I’m just going to start MaBloWriMo here. Anyway, as Qiaochu observes in the comments, National Blog Writing Month (as opposed to National *Novel *Writing Month) was in October. Before I start, I think it might be appropriate to post my half-complete notes on commutative algebra from a course I’m taking. Since I’m not going to be self-contained, they might be a helpful reference for readers.

For the next few posts, we shall always assume that **all rings are commutative and noetherian.** Commutativity is always needed. Noetherianness won’t be needed for now, but it will soon become indispensable. So let be a ring, and an -module. We want to talk about the definition of a **regular sequence** on . This is going to be a sequence of elements of that act “independently” on in some sense. We are going to make this precise below when we interpret a consequence of this condition via associated graded modules. This definition is basically the groundwork for everything that follows, as you need it for the definitions of notions such as Cohen-Macaulayness and regularity. Let us start by stating the definition.

Definition 1A sequence is-regular(or is an-sequenceif for each , is a nonzerodivisor on the -module and also .

So is a nonzerodivisor on , by the first part. That is, the homothety is injective. The last condition is also going to turn out to be necessary for us.

Example 1The basic example one is supposed to keep in mind is the polynomial ring and . Then the sequence is regular in .

Suppose now that is *finitely generated*. Things become the nicest in this context. Then it is a basic fact of commutative algebra that if is any -module, the guys in that are zerodivisors on are precisely those that lie in the union of the associated primes of . This fact will become crucial to us as we attempt to construct regular sequences. The property of being a regular sequence is inherently an inductive one. Note that is a regular sequence on if and only if is a zerodivisor on and is an -sequence.

** 0.1. Basic properties **

The first observation to make is that regular sequences are **not** preserved by permutation. This is one nice characteristic that we would like but is not satisfied. Nonetheless,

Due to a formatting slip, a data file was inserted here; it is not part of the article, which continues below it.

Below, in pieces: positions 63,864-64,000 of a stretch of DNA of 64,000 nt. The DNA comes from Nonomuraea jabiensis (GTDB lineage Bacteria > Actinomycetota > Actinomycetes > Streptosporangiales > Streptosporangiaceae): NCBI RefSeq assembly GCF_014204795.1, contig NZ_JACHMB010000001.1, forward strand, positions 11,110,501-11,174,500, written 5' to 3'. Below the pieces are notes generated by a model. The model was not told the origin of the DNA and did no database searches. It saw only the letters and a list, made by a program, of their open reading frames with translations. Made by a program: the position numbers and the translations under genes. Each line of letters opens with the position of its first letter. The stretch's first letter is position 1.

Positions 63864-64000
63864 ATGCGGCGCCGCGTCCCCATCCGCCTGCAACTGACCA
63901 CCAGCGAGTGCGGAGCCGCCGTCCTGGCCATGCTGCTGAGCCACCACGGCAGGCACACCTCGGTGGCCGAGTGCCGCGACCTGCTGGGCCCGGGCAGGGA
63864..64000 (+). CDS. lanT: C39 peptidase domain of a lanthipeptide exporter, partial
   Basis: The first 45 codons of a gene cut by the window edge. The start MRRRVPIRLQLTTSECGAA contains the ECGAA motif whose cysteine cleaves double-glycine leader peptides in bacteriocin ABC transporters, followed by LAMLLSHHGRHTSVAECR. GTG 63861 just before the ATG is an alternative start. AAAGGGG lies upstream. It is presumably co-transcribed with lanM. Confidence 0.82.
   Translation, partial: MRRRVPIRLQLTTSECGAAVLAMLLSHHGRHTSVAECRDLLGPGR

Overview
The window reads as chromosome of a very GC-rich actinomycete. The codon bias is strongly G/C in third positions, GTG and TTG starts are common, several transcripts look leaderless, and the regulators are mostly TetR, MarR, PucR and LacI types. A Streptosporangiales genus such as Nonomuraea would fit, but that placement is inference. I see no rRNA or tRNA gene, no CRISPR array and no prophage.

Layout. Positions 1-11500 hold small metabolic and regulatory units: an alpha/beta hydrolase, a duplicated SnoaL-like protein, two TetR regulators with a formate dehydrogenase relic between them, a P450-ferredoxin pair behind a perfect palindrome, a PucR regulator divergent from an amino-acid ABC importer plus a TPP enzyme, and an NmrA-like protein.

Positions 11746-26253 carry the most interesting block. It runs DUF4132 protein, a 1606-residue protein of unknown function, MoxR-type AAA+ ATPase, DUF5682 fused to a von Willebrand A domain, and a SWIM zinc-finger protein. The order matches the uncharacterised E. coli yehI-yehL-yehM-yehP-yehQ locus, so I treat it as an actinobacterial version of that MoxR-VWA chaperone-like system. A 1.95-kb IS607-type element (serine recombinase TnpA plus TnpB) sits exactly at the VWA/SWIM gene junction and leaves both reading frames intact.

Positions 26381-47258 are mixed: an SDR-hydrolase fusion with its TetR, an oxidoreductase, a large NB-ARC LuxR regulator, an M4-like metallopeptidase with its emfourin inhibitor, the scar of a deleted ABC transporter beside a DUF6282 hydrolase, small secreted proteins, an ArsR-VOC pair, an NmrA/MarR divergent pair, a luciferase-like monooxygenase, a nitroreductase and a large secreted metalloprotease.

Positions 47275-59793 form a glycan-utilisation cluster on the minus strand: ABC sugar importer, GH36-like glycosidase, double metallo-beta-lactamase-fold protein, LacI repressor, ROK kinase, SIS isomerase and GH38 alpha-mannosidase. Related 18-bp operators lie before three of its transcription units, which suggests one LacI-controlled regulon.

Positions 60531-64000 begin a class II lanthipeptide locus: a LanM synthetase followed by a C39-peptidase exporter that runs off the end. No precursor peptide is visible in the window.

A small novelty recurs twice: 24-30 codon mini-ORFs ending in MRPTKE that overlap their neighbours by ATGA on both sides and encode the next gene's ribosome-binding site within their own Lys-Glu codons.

Proposition 2Let be a noetherian local ring and a finite -module. Then if is a -sequence contained in the maximal ideal, so is any permutation .

*Proof:* It is clearly enough to check this for a transposition. Namely, if we have an -sequence

we would like to check that so is

It is here that we use the inductive nature. Namely, all we need to do is check that

is regular on , since the first part of the sequence will automatically be regular. Now will automatically be regular on . So all we need to show is that is regular on . The moral of the story is that we have reduced to the following lemma. **Let be a finite -module and an -sequence contained in the maximal ideal. Then so is .** We can prove this as follows. First, will be a nonzerodivisor on . Indeed, if not then we can write

for some with . But is a nonzerodivisor on , which means that implies . Say . So . As is a nonzerodivisor on , we see that . Thus , contradiction. This part has not used the fact that is local. Now I claim that is a nonzerodivisor on . Suppose and . Since is a nonzerodivisor on , we have that , say . Thus

The fact that is injective implies that . So we can do the same and get , , and so on. It follows that is a multiple of , and hence in for each where is the maximal ideal. The Krull intersection theorem now implies that . Together, these arguments imply that is an -sequence, proving the lemma.

One might wonder what goes wrong; after all, oftentimes we can reduce results to their analogs for local rings. Yet the fact that regularity is preserved by permutations for local rings does not extend to arbitrary rings. The problem is that regular sequences do *not* localize. Well, they almost do, but the final condition that doesn’t get preserved. We can state:

Proposition 3Suppose is an -sequence. Let be a flat -module. Then if , then is an -sequence.

*Proof:* This is actually very easy now. The fact that is injective is preserved when is replaced by because the functor is exact.

In particular, it follows that if we have a good reason for supposing that , then we’ll already be done. For instance, if is the localization of at a prime ideal containing the . Then we see that automatically is an -sequence.

Next time, we’ll continue talking about the fundamentals of what this property really means.

October 30, 2010 at 9:49 pm

How long did it take you to type up those notes? Did you live-tex them?

October 31, 2010 at 8:46 am

Yeah, I live-texed them.